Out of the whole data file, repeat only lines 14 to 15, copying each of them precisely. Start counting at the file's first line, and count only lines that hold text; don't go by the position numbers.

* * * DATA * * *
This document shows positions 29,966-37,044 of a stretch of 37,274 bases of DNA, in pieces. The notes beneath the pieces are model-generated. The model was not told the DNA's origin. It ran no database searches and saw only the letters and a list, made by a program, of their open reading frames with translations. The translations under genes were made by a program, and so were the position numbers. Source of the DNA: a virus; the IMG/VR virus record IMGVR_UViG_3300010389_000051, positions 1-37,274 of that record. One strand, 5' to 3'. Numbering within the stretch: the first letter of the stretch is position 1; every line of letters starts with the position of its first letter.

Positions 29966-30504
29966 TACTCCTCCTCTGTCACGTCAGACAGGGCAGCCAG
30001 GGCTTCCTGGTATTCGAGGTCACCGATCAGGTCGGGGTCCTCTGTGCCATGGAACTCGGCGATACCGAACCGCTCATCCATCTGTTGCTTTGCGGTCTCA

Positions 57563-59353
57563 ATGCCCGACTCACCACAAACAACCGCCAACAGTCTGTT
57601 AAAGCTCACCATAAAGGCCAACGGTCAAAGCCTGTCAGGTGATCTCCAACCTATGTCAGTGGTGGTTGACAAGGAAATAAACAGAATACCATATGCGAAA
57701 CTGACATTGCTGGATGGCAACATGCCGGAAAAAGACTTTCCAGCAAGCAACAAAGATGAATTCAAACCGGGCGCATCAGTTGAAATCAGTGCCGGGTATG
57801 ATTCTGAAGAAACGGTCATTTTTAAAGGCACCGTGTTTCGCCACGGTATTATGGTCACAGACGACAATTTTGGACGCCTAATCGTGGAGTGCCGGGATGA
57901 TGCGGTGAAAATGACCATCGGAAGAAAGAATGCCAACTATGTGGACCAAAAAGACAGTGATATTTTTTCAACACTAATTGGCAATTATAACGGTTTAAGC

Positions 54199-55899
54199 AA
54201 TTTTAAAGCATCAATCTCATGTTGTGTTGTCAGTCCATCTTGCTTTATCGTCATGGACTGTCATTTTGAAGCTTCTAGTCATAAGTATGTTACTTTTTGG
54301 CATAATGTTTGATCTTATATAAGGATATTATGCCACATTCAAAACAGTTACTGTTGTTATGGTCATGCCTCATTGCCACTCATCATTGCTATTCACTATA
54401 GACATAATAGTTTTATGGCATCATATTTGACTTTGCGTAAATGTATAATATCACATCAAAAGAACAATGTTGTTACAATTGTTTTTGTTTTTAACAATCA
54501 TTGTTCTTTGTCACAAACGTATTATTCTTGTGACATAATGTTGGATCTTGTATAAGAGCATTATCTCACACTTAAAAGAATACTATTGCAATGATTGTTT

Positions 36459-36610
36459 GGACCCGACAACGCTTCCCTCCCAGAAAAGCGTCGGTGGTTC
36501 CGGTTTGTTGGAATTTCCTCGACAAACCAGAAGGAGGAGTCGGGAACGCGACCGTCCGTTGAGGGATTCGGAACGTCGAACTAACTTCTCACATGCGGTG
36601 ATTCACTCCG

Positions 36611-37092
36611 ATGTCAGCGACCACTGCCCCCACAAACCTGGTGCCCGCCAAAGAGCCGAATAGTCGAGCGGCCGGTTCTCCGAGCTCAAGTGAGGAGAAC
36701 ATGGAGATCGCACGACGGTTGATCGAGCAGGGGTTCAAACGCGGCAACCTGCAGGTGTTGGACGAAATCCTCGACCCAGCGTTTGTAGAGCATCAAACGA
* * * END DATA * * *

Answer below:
54301 CATAATGTTTGATCTTATATAAGGATATTATGCCACATTCAAAACAGTTACTGTTGTTATGGTCATGCCTCATTGCCACTCATCATTGCTATTCACTATA
54401 GACATAATAGTTTTATGGCATCATATTTGACTTTGCGTAAATGTATAATATCACATCAAAAGAACAATGTTGTTACAATTGTTTTTGTTTTTAACAATCA